Grower boost with low blackleg rates

Low levels of blackleg infection in canola crops

Canola crops are generally in ruddy health in southern Australia this year.

Canola crops are generally in ruddy health in southern Australia this year.


Levels of the fungal disease blackleg are at their lowest levels for at least five years in key canola producing regions.


AUSTRALIAN canola producers are enjoying a season remarkably free of the damaging fungal disease blackleg.

In spite of the wet conditions currently seen in key canola producing areas of South Australia and Victoria blackleg infections are very low.

“It’s the lowest level of blackleg I’ve seen in the canola in quite a few years,” said Craig Drum, an agronomist based at Tatyoon in Victoria’s Western District.

He felt a dry June had been critical in halting the spread of the disease.

“It is wet enough here now, but we had very little rainfall in June and that has probably played a role in stopping the spread of blackleg, there wasn’t that continuous leaf wetness.”

“Seed treatments were probably limiting the disease spread in the late autumn when conditions were wet, then we had the dry June so we aren’t seeing much blackleg around at all and the canola generally looks very healthy.”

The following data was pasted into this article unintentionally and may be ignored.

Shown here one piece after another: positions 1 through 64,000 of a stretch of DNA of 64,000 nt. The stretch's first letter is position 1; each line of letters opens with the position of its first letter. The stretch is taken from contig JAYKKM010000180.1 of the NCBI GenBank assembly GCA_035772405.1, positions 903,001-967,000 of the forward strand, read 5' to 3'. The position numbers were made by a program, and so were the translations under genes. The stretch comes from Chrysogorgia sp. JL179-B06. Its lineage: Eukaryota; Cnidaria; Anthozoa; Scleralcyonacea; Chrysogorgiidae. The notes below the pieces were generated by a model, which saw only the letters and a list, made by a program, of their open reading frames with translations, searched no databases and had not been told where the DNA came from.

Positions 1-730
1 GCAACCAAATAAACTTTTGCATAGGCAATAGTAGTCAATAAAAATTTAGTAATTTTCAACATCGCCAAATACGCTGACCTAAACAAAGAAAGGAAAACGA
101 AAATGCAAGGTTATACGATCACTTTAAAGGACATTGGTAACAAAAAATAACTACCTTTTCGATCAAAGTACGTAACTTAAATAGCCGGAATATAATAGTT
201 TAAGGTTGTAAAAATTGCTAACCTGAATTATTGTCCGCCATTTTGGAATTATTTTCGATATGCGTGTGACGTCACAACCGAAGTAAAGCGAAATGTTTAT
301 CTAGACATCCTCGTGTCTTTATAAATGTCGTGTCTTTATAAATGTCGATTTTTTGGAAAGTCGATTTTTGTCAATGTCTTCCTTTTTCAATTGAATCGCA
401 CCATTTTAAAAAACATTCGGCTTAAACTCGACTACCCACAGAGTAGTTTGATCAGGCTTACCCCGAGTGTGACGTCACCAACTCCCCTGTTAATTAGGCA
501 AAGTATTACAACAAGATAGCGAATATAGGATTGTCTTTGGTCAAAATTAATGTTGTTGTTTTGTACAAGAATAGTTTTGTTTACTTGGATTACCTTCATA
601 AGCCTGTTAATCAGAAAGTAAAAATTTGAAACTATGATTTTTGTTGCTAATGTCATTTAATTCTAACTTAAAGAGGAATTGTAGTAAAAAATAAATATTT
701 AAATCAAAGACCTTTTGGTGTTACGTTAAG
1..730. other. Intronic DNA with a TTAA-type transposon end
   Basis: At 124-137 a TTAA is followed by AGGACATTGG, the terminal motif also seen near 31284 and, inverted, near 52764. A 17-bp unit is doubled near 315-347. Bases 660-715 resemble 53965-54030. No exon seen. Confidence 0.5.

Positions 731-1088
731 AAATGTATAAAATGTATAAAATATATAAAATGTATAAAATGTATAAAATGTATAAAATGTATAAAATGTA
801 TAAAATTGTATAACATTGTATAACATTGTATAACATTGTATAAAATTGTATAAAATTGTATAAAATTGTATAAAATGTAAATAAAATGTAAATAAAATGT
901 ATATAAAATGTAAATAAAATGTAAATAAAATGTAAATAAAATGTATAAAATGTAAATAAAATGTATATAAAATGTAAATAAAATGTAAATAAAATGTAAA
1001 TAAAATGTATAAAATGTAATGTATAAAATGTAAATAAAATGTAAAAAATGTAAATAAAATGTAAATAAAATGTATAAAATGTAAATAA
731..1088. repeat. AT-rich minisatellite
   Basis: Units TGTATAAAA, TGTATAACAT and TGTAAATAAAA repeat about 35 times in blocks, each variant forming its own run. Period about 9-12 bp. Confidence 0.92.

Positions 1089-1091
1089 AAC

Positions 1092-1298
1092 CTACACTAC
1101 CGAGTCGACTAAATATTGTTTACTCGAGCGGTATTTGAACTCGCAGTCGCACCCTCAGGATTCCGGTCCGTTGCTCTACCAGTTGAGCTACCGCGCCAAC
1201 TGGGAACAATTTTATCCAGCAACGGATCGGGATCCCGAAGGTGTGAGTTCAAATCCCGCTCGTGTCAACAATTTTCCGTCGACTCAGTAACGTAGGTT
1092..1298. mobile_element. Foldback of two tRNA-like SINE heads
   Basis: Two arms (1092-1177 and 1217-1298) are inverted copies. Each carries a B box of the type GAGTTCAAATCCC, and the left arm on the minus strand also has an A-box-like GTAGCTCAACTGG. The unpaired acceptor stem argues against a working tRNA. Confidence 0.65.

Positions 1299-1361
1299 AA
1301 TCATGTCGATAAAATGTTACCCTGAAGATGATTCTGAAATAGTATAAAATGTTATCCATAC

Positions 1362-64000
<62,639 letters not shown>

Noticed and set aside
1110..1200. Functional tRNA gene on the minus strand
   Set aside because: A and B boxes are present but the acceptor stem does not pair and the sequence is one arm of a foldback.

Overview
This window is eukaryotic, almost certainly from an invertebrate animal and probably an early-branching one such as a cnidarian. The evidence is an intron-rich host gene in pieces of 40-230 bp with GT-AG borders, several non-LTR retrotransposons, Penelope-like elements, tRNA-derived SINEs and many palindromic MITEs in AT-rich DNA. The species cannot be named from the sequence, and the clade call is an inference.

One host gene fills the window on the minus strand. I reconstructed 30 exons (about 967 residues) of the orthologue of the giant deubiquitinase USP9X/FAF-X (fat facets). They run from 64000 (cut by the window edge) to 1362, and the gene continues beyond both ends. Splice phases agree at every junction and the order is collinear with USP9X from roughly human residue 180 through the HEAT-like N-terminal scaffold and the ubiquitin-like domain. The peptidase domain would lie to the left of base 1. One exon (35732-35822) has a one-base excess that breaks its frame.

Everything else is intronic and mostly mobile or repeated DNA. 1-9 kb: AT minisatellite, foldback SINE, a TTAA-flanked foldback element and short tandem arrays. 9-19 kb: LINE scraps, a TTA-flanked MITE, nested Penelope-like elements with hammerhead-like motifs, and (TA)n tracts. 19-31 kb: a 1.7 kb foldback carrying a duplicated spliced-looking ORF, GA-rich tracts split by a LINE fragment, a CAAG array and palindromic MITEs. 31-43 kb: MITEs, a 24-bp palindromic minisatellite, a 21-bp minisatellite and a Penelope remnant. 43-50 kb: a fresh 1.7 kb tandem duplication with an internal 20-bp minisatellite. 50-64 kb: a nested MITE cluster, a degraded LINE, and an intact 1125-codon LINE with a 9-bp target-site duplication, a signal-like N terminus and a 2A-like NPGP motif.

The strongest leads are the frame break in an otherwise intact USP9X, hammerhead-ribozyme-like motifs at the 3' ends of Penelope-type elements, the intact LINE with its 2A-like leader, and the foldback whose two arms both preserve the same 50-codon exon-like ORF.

Kurt Lindbeck, broadleaf pathologist with the NSW Department of Primary Industries (DPI) in Wagga Wagga said the situation was the same in the Riverina.

“Infection rates are at very low levels compared to the past five years, we’ve seen crops get to the six leaf stage with virtually no signs of infection,” Dr Lindbeck said.

He said the Wagga Wagga area was relatively dry, slowing down the spread of the disease.

“I’d attribute the low levels of the disease to the season, we haven’t had the consistently wet conditions needed to trigger a big blackleg event.”

“When you have consistent moisture over a period of several day you see the stubble taking up moisture and it allows the residual blackleg on the stubble to reproduce and spread the infection to the crop.”

Blackleg can be spread in a number of ways, surviving on canola stubble over summer before either sending airborne spores to new crops, releasing spores from the stubble direct onto plants, resulting in the class stem canker presentation of the disease, or spread through the soil to plant roots.

Dr Lindbeck said canola industry authorities had been concerned about the spread of the disease leading into planting this year.

“We were quite worried given the disease load last year and the fact canola plantings were up and there were some concerns regarding the performance against blackleg of some popular varieties leading in.

“The seasonal conditions have meant it has not been an issue,” he said.

The story Grower boost with low blackleg rates first appeared on Farm Online.


From the front page

Sponsored by